Photo of a hickory shad

Herb Floyd holds up a hickory shad he caught and released while fishing on the Chicamicomico River. Photo by Herb Floyd

Hickory shad can be found from the Greensboro area up to Red Bridges. The Greensboro area offers one of the nicest places to fish, especially from shore. Red Bridges represents the end of the road for the hickory shad, but overhead tree limbs and those lying below the surface offer a challenge. Shad darts and small spoons offer the best options for spinning gear, and colorful flies for those who are fly fishing, and who will find they are limited to roll casts for the most part. 

White perch can be found in the middle sections of the Choptank River. Fishing with pieces of bloodworm on a bottom rig is perhaps the best way to target them. The larger white perch was the first to spawn and will be found closer to the mouth of the river.

Fishing for channel catfish is always a fun venture in the tidal rivers on a variety of baits — including fresh-cut white perch, chicken liver, nightcrawlers, and clam snouts — are all good choices. When fishing for blue catfish in the region from the mouth of the Tuckahoe to the Dover Bridge, fresh cut bait of white perch or gizzard shad is the best choice. Anglers must remember to use circle hooks when fishing with bait in the tidal rivers and especially in the Choptank River. It is illegal to fish bait with J-style hooks with more than a half-inch gap until May 1. 

Striped bass are in the middle Choptank River and are actively spawning this week. Care must be taken to avoid inadvertently hooking a striped bass and if you do, please release it while still in the water. 

The northern snakehead fishery in the lower Dorchester County creeks and tidal rivers is in full gear. Predicted warm weather will push this fishery further along. Casting white or pearl paddle tails with wide-gap weighted keel hooks is one of the best ways to fish for them. Rig your paddle tail weedless so you can get in tight to sunken brush where the snakeheads like to lurk. Although not cheap, a keel hook with a spiral bait holder fastened to the eye of the hook offers the best retention of your bait when dragging it over sunken brush. Dead-sticking a rod with a large minnow under a bobber is a great way to add further chances of catching a snakehead.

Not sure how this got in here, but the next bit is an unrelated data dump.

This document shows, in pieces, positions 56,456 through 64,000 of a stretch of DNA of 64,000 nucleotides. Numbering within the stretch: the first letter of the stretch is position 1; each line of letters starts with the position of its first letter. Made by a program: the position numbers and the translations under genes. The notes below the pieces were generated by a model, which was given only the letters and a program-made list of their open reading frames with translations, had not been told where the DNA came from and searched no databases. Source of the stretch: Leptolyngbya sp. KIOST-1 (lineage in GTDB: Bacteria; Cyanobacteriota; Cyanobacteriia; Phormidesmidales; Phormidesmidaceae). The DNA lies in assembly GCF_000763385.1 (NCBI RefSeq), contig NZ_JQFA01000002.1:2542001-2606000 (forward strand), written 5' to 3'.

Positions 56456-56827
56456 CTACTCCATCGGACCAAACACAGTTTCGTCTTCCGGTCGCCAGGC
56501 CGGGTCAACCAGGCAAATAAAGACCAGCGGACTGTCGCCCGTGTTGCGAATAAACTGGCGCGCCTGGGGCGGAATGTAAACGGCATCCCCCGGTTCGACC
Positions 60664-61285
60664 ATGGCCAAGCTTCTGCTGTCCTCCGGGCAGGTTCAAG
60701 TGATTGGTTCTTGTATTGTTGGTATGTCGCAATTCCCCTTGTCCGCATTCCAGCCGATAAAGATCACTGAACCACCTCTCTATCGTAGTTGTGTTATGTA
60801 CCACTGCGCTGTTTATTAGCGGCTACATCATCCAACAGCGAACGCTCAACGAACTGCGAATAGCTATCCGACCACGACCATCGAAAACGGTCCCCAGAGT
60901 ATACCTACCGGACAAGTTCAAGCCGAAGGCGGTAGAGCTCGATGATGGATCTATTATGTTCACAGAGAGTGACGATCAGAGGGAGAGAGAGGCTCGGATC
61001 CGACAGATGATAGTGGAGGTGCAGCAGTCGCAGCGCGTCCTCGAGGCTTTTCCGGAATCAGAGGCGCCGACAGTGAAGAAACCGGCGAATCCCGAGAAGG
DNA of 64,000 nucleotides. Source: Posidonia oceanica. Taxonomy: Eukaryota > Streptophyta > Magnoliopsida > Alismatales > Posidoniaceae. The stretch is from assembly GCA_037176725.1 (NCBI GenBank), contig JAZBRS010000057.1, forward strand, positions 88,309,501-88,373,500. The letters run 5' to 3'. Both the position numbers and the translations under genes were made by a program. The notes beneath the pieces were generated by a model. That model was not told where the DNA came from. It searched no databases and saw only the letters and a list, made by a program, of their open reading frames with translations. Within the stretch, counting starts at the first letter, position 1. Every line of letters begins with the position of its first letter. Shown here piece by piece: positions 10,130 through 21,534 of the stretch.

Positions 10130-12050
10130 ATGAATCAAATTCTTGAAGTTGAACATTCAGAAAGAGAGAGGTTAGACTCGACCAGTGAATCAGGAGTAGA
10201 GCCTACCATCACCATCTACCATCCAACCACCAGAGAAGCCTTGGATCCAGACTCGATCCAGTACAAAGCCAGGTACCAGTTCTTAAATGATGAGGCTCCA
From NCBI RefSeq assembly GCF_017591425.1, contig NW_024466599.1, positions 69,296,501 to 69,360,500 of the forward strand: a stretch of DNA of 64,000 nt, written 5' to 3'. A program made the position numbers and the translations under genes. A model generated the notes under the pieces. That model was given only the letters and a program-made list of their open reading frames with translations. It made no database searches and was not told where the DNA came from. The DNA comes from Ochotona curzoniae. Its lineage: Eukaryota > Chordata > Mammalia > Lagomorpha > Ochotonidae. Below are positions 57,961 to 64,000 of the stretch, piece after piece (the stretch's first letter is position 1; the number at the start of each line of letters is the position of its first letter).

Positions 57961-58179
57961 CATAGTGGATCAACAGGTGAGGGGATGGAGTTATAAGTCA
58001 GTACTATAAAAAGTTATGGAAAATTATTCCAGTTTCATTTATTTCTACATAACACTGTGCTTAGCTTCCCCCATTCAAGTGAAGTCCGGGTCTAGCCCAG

Lower Bay

The striped bass spawn is right on schedule this week in the Potomac, Patuxent, and Nanticoke rivers. Those fishing in any of the tidal rivers for catfish must use circle hooks until May 1 when using bait. The only exception is if one is using a J style hook with a gap of less than a half-inch for fish such as crappie or white perch. 

Photo of a man holding an American shad

Don Ziers holds up an American shad for a picture before releasing it back into the Potomac River. Photo by Dennis Fleming

There are plenty of blue catfish to be found in the tidal Potomac, Patuxent, and Nanticoke rivers this week and conditions could hardly be better for targeting them. The rivers have warmed up enough to cause them to be very active along channel edges during the daytime hours. It does not take rocket science to catch them, just some stout tackle and some fresh bait. Stout tackle is a good idea since a fair number of the blue catfish being encountered can weigh 40 pounds or more. Fresh gizzard shad or white perch make ideal baits when combined with large circle hooks and enough weight to hold bottom. Channel catfish can be found in these same rivers and most every other tidal river within the region. 

The tidal Potomac within the boundaries of the District of Columbia continues to be a very popular place to enjoy the exciting catch-and-release action with hickory shad and also American shad. Large numbers of hickory shad have arrived in the past week and the action is at its peak, so anglers are urged not to miss this event. This section of the river is easily fished from kayaks or one can rent a rowboat at Fletcher’s Landing. Fishing from shore is easily done but the best spots tend to be taken rather quickly. Casting shad darts of enough weight to get close to the bottom in the strong current is necessary and fishing with tandem rigged shad darts or tying in a small spoon is very common. Although not as common as the hickory shad, larger American shad are also part of the mix.